Colonel Peter Beckford (1643–1710) was acting Governor of Jamaica in 1702.
Peter was the son of another Peter Beckford, of Maidenhead, England. Sir Thomas Beckford, Sheriff of London was his uncle, as was Captain Richard Beckford, who was trading in Jamaica from 1659. England had invaded the island in 1655 and the Colony of Jamaica proved a lucrative business proposition for Englishmen who wished to create sugar plantations there.
In 1692, Peter Beckford emigrated to the island, taking with him two or three enslaved Africans, and engaged himself as hunter and horse catcher. Having served as a seaman, he was granted a thousand acres (4 km²) of land in Clarendon by royal patent on 6 March 1669.
He took an active part in island politics, representing St. Catherine in the Assembly in 1675, and was later called to the Council, where he was appointed President. He was appointed Chief Justice of Jamaica in 1703. He was the first Custos of Kingston, and a street was named after him there. He was renowned for being haughty with a strong temper and was involved in many heated debates.
Family and legacy
Beckford was twice married—first to Bridget, who died in 1691, and then again to Anne Ballard in 1696—and had two sons, the eldest of whom was also called Peter.
When he died suddenly in a fit of passion in 1710, he was the wealthiest planter in Jamaica. Charles Leslie and claimed Beckford was "in possession of the largest property real and personal of any subject in Europe."  His death resulted from an accident when he rushed to the defense of his son, who had caused such a commotion in the House of Assembly that swords were drawn.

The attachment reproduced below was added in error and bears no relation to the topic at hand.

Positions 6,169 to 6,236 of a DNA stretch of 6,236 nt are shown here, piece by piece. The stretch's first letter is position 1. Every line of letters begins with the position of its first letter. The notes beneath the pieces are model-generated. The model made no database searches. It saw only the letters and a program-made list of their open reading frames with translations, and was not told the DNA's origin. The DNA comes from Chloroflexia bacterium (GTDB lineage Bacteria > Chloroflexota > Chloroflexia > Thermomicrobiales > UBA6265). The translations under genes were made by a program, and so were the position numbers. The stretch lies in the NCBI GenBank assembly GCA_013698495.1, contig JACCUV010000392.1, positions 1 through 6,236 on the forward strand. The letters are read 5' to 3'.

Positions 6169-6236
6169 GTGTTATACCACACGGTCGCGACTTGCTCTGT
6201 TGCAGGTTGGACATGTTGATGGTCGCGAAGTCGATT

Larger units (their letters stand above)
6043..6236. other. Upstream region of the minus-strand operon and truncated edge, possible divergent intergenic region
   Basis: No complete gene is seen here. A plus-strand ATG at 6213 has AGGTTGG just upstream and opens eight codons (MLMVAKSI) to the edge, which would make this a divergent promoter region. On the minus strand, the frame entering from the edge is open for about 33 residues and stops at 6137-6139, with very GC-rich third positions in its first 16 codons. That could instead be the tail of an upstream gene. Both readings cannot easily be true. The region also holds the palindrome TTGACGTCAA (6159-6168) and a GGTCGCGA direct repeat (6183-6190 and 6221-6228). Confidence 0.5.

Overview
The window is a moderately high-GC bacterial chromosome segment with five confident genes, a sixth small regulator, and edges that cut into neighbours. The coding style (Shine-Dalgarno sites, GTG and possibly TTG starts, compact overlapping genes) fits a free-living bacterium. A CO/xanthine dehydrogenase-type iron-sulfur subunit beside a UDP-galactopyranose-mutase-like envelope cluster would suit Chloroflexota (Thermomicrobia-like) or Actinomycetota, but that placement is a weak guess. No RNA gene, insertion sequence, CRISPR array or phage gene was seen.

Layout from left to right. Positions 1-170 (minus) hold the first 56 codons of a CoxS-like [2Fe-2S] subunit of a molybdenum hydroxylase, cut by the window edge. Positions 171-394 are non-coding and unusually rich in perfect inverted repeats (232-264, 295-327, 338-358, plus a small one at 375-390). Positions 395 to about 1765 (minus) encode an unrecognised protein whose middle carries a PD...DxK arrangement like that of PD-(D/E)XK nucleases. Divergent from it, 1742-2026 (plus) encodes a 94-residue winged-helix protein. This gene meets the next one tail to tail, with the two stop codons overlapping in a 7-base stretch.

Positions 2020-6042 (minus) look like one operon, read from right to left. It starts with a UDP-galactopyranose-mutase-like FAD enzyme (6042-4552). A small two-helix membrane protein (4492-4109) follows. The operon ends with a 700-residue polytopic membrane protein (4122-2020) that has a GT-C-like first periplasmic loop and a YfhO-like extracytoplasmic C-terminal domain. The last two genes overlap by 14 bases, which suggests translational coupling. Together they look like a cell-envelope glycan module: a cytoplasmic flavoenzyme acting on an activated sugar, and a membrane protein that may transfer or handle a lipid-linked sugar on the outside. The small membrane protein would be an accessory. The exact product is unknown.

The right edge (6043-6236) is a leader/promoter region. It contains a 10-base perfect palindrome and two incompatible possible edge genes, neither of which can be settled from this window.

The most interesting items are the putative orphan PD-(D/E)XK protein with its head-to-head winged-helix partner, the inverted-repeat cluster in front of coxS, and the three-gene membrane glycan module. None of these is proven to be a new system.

Peter junior gave him a grandson, William Beckford, generally known as "Alderman Beckford" and twice Lord Mayor of London. He in turn produced the great grandson, William Thomas Beckford, the writer and art collector. The latter had his great grandfather's portrait on display, according to Henry Venn Lansdown:
- "That is the portrait of my great-grandfather, Colonel Peter Beckford. It was painted by a French artist, who went to Jamaica for the purpose, at the time he was Governor of the island. It is a full length portrait, large as life, the Colonel dressed in a scarlet coat embroidered richly with gold."
- Jamaica: Description of the Principal Persons there (about 1720, Sir Nicholas Lawes, Governor) inCaribbeana Vol. III (1911), edited by Vere Langford Oliver
- Historic Jamaica : With fifty-two illustrations.
- A New History of Jamaica, by Charles Leslie, 1740, p. 267
- Beckfordiana accessed 17 February 2007
| Governor of Jamaica, acting
Thomas Handasyde, acting